Born in Philadelphia in 1947, James Morrow grew up in the suburban town of Roslyn and spent most of his adolescence in Hillside Cemetery, not far from the big city. While such a preoccupation might normally bespeak a morbid frame of mind, in Jim’s case the explanation lies in his passion for 8mm moviemaking. Before going off to college, he and his friends used graveyard locales in a half-dozen short horror and fantasy films, including The Revenge of the Monster Maker, Cagliostro the Sorcerer, and two literary adaptations, The Ancient Mariner and The Tell-Tale Heart.
After receiving degrees from the University of Pennsylvania and Harvard University, Morrow channeled his storytelling drive into the production of prose fiction. His first such endeavor, a Vonnegutian fable titled The Wine of Violence, was called “the best SF novel published in English in the last ten years” by the American Book Review. Next came The Continent of Lies, a satiric meditation on what is now termed virtual reality. The author’s breakout novel was an acerbic indictment of the nuclear arms race, This Is the Way the World Ends, which became a Nebula Award nominee and the BBC’s choice as the best SF novel of the year. His subsequent dark comedy, Only Begotten Daughter, chronicled the escapades of Jesus Christ’s divine half-sister in contemporary Atlantic City. It won the 1991 World Fantasy Award.
Throughout the 1990’s Morrow devoted his literary energies to killing God, an endeavor he pursued through three interconnected novels. The first book of the Godhead Trilogy, Towing Jehovah, winner of the World Fantasy Award, recounts the efforts of a supertanker captain to bury the two-mile-long corpse of God. Blameless in Abaddon, a New York Times Notable Book of the Year, finds a small-town, small-time Pennsylvania magistrate putting God on trial for crimes against humanity. In The Eternal Footman, nominated for the Grand Prix de l’Imaginaire, a “plague of death awareness” descends on humankind after God’s skull goes into geosynchronous orbit above Times Square.
Having grown sick of his Creator, and vice-versa, Jim next attempted to dramatize the birth of the scientific worldview. The resulting historical novel, The Last Witchfinder, tells of Jennet Stearne, who makes it her life’s mission to bring down the 1604 Parliamentary Witchcraft Act. Janet Maslin, writing in the New York Times, praised this postmodern extravaganza for fusing “storytelling, showmanship, and provocative book-club bait … into one inventive feat.” The author followed The Last Witchfinder with a thematic sequel, The Philosopher’s Apprentice, relating the adventures of a failed philosophy student hired to implant a conscience in a young woman whose brain is a tabula rasa. Reviewing The Philosopher’s Apprentice on NPR’s Fresh Air, Maureen Corrigan called it “an ingenious riff on Mary Shelley’s Frankenstein,” adding, “hold on tight and enjoy the giddy thrills.”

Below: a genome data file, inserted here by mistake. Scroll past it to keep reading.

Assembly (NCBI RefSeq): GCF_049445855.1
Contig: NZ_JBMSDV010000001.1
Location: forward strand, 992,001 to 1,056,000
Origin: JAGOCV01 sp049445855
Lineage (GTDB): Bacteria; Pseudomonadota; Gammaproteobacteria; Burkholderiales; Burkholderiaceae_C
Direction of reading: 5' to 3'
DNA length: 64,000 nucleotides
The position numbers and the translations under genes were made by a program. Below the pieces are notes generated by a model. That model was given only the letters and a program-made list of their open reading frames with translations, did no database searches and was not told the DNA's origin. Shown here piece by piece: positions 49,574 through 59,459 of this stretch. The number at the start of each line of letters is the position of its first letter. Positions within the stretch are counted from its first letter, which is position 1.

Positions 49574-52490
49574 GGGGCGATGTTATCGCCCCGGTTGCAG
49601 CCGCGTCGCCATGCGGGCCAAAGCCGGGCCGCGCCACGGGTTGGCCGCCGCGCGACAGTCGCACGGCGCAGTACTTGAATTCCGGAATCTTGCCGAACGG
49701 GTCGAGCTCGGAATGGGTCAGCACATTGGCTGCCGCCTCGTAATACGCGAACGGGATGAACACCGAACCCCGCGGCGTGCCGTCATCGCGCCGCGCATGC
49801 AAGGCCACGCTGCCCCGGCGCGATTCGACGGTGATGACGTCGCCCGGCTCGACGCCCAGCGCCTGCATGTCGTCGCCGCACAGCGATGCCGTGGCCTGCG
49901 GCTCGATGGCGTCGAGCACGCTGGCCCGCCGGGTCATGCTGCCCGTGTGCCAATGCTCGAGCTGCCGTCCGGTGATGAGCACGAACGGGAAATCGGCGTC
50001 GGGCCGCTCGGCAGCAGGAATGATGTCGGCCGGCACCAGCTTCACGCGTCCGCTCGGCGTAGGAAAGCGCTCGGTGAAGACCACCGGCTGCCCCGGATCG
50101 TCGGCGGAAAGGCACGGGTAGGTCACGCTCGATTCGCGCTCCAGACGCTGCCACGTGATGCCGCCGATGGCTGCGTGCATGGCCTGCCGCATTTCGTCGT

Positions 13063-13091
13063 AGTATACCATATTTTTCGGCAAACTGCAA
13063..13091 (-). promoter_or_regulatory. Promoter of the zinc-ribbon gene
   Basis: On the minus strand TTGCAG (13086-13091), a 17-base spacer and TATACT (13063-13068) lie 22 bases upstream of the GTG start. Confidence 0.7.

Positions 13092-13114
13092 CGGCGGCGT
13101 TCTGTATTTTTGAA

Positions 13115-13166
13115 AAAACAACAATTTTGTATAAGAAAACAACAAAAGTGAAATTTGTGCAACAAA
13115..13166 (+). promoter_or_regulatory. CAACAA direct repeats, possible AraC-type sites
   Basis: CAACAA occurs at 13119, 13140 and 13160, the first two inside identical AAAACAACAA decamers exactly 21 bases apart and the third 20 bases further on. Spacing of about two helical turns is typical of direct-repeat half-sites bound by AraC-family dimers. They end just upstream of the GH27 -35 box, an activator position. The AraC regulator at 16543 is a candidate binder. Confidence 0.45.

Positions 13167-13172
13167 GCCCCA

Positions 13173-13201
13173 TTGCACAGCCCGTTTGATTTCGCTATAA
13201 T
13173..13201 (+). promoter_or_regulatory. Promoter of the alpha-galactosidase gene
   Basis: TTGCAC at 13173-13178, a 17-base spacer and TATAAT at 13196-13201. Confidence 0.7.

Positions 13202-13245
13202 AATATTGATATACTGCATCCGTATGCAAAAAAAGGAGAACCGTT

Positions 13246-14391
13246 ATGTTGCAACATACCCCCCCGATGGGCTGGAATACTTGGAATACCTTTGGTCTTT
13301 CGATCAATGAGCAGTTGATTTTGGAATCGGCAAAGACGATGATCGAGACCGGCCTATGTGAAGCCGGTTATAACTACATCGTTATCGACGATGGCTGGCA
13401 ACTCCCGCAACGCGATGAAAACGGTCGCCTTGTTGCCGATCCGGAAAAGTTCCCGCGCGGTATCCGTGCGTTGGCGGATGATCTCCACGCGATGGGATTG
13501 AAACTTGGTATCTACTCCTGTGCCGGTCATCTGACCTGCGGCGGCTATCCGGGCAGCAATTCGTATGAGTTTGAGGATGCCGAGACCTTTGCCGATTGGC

The author’s other literary projects include a set of Tolkien Lesson Plans, written in partnership with his wife, Kathy. Aimed at secondary-school teachers who want to bring The Hobbit and The Lord of the Rings into their classrooms, this nine-unit curriculum is featured on the Houghton Mifflin website. Another Jim and Kathy collaboration appeared in April of 2007, The SFWA European Hall of Fame, which anthologizes sixteen Continental science fiction stories, each rendered carefully into English via a three-way Internet conversation among the author, the translator, and the editors.
Jim’s contributions to the short fiction field include the Nebula Award-winning story, “Bible Stories for Adults, No. 17: The Deluge,” the Nebula Award-winning novella, City of Truth, and the Theodore Sturgeon Award-winning novella, Shambling Towards Hiroshima. Set in 1945, this critically acclaimed satire narrates the U.S. Navy’s attempt to leverage a Japanese surrender via a biological weapon that strangely anticipates Godzilla. Morrow recently published his third-stand alone novella, The Madonna and the Starship, which Publishers Weekly called “a hilarious send-up of the golden ages of television and pulp sci-fi” and a “delightful romp.”
Early in 2015, St. Martin’s Press will publish Jim’s comic epic about the advent of Charles Darwin’s theory of natural selection. Set in the mid-nineteenth century, Galápagos Regained tells of Victorian actress and adventuress Chloe Bathurst, who recapitulates Darwin’s famous voyage to the Encantadas, her goal being to collect illustrative specimens and thereby win the Percy Bysshe Shelley Prize: £10,000 to the first contestant who can prove, or disprove, the existence of God. In a pre-publication blurb, acclaimed novelist-philosopher Rebecca Newberger Goldstein called Galápagos Regained “an adventure story that’s not only bursting with page-turning plot but with dangerous ideas of the very best kind.”
A full-time fiction writer, James Morrow makes his home in State College, Pennsylvania, with his wife, Kathy, his son, Chris, an enigmatic sheepdog, Molly, and a loopy beagle, Harley.